Within your song lyrics and throughout your platform, you consistently talk about giving back to your community. What do you hope that people receive from your efforts to give back?

My hope is that, and I know that everybody is not going to share my vision, but I hope that everyone at least makes an effort to do whatever part they can do. Being in Cecil county, you see how certain communities can be damaged by certain things. And there’s not one single person who can change it by theme selves. But I think that if everybody does a small part, then you can change it into something beautiful.

My neighborhood or my town, if you just let it go unnutrient, it will just fade away. I think it’s important, starting with the middle school high school age when they’re most impressionable, you put that bug in their ear early. You can’t expect all of them to do, but if you get one or two you did your part. 

We didn’t really have many people doing that, for me, growing up. I take what I would’ve wanted growing up and try to be that person as much as I can. 

As you maneuver through the realms of business and music what do you hope your legacy will be?

My goal is just to be you. I work with a lot of artists, and I’ve seen a lot of artists on the road and in general in this industry. I see how people get lost in it so quickly. The music industry has become a momentary pit, and I think that’s the motivation behind 80-90 percent of this industry. I just want people to look at my songs and look at my body’s of work and realize that I was giving you a message, whatever ‘cheat code’ I had to live. Whether it’s business knowledge or relationship advice, I’m trying to give you something substantial without a desire for momentary gain.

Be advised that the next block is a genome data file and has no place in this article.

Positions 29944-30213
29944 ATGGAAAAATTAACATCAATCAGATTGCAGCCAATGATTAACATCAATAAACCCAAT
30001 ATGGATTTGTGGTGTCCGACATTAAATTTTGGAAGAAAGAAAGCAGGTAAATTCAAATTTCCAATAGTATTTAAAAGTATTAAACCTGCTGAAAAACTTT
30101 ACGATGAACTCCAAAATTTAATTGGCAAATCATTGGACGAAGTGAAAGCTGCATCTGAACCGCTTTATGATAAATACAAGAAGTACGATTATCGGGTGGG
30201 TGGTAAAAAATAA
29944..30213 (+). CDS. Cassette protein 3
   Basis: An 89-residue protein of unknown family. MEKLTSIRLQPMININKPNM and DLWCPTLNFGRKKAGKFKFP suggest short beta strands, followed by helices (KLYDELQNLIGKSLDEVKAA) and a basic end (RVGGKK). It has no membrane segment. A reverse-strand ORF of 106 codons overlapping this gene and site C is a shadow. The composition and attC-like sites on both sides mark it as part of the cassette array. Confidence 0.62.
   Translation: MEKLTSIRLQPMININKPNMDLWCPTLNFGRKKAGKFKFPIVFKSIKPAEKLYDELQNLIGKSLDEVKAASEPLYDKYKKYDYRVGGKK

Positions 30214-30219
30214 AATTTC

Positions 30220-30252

I’ve been blessed. I’m not doing this because I want to make a million dollars of it. Whether I do or not, I don’t care. I just want the music to be appreciated.

Tell us more about your upcoming project?

I’ve been working on this for the last two years it’s called “Sooner Than Later.” I honestly was supposed to release it two years ago, and then it just keeps changing. I record a lot; I record a ridiculous amount. So, I’ll record a new song, and I’m just like ‘hey, we should change this,’ ‘we should add this here and move this around.” And it just keeps evolving. But I think we’re in a good space; I linked p with so really, really talented people to help me kind of glue it all together. We’ll be releasing that in October.

It’s definitely OVO involved. Everybody on that team since I was introduced has been phenomenal, from the producers to the engineers to the writers to whoever. Everyone has been amazing. And everyone has stepped in on different things, that I might have need or have been missing. 

As you mentioned before your music is very vulnerable. As you experience different things in your life will this project have that same form of intimacy?

I think this is the most vulnerable [i have been], outside of the letter to my son. But this is me getting in-depth into what I’ve gone through since I’ve started this journey, like my mindset, my most secret thoughts, and secret experiences that my closest friends don’t even know. I think you’ll learn how I got to whatever point I am in life; my ups, my downs. I think speaking on the downs is where the vulnerability factor comes in. 

Royal’s current hit “Only for The Night,”  is out now. His long-awaited project ‘Sooner Than Later’ is set to release this October.

This interview has been edited for length and clarity